Lewis Hamilton fastest in free practice
Shanghai: Lewis Hamilton set the fastest time in Friday’s practice session for the Chinese Grand Prix, fending off the Ferrari of Kimi Raikkonen to keep Mercedes at the top of the timesheets.
Hamilton signs autographs for fans in the paddock. Pic/AFP
Hamilton lapped the 5.451 kilometer-long Shanghai International Circuit in one minute, 37.219 seconds, beating Raikkonen by just four-tenths of a second.
Daniel Ricciardo was a surprise third in the Red Bull, vaulting up the order late in the afternoon session after having sat out the opening 45 minutes.
Sebastian Vettel, who won the Malaysian Grand Prix a fortnight ago, ended the day fourth after surviving an early spin, edging out compatriot Rosberg in the Mercedes.
The 2014 title runner up could only manage fifth after making a mistake on his fastest lap.
Mercedes had appeared to have reasserted their dominance in the cold Chinese conditions after being dealt a shock defeat by Ferrari in the sweltering heat in Malaysia.
Hamilton had led Rosberg in the opening session with both Vettel and Raikkonen over a second shy of his benchmark time. But the Finn closed the gap in the afternoon after extracting more speed than the Mercedes on the grippier, softer tyre.
The Maranello-based squad also displayed strong long run pace, raising the prospect of another intriguing strategic battle for the win on Sunday.
Daniil Kvyat ended the day sixth-fastest but it was a far from smooth session for the Russian.
Like Red Bull team-mate Ricciardo, he sat out much of the afternoon and only managed ten laps before being sidelined by a brake failure. Both Red Bull drivers were driving with different brakes after struggling in Malaysia.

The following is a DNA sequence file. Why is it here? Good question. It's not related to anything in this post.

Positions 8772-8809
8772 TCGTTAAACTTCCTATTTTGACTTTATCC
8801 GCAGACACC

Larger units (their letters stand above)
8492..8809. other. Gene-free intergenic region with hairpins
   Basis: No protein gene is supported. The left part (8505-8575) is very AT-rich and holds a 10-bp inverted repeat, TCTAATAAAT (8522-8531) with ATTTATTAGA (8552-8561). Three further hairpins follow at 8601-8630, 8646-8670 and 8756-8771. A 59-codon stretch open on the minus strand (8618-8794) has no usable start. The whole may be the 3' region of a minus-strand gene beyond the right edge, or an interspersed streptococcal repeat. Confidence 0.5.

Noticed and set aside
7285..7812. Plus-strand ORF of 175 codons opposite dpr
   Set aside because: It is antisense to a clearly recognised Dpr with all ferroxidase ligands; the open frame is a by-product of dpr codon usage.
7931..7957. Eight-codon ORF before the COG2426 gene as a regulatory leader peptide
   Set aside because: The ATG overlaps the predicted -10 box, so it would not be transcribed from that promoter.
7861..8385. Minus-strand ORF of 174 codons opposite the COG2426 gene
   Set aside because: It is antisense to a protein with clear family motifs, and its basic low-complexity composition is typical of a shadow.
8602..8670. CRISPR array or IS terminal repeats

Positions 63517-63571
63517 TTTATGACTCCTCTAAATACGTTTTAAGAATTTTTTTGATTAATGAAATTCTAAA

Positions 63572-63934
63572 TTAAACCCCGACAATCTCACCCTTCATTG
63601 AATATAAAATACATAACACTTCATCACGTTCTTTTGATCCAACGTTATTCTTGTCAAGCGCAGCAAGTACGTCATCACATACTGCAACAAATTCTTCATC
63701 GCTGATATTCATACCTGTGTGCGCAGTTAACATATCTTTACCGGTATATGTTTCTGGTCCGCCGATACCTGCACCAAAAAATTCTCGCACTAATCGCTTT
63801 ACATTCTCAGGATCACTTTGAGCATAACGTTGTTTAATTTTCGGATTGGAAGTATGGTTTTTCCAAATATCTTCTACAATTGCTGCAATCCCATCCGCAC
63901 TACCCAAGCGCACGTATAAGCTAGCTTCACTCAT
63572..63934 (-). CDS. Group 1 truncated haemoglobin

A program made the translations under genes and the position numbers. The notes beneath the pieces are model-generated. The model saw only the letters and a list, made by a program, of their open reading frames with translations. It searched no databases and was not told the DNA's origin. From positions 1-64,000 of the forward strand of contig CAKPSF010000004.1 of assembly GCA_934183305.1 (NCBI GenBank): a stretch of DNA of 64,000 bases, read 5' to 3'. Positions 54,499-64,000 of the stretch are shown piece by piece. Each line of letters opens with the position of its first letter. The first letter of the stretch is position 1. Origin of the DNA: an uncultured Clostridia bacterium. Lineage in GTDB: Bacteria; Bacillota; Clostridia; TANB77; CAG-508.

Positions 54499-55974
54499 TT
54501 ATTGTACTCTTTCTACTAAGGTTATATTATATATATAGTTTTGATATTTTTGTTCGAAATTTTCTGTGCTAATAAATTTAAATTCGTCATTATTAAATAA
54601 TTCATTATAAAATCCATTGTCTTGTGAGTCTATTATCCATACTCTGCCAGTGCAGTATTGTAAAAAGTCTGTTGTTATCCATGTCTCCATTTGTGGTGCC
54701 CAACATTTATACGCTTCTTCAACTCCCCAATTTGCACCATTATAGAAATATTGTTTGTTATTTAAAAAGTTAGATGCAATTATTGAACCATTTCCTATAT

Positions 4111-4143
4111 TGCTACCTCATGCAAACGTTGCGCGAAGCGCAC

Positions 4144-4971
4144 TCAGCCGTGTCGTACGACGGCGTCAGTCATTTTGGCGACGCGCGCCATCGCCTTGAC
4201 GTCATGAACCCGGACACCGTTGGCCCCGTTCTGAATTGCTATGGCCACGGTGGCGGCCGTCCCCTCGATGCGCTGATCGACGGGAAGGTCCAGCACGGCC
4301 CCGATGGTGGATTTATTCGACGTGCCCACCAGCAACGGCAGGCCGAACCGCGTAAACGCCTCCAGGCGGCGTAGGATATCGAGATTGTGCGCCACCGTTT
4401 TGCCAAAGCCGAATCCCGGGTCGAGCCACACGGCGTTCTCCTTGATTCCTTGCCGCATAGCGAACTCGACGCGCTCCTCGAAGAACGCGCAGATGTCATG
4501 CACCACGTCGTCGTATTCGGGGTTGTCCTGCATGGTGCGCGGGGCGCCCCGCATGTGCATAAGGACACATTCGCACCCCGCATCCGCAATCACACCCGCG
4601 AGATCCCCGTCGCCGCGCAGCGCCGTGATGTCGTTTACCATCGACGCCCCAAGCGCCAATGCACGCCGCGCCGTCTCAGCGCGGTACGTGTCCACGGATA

Valtteri Bottas ended a low-key day for Williams in seventh while Felipe Massa was 17th after a spectacular accident brought an early end to his day.
The Brazilian lost control of his car under braking for the turn 14 hairpin, lightly brushing the barrier before coming to a halt and prompting a brief red flag interruption.
There were glimmers of hope for McLaren after their early-season struggles. Jenson Button ended the day in the top ten while Fernando Alonso was 12th with the Spaniard setting his sights on making it through to the second part of qualifying.
The Woking-based team had started from the back row of the grid in the season-opening Australian Grand Prix and in 17th and 18th in Malaysia – ahead only of the backmarking Manor Marussia of Roberto Merhi.
A Chinese man was handed over to police on Friday after he ran onto the track and into the pitlane saying he wanted to test a car, during the second practice session for the Chinese Grand Prix.
Replays showed the man, wearing a black jacket, darting across the start-finish straight even as one car had just passed and another approached before vaulting the pitwall into the pitlane.
It is understood that the man headed towards the Ferrari garage and was apprehended by circuit security who handed him over to the police.
He was seen to be waving a grandstand ticket and, speaking Chinese, said he wanted to test a car.
It is understood that security has been redoubled following the incident.
Track invasions, while uncommon, have happened in the past. An Irish priest ran onto the track during the 2003 British Grand Prix while a disgruntled Mercedes Benz employee invaded the Hockenheim track during the 2001 German Grand Prix.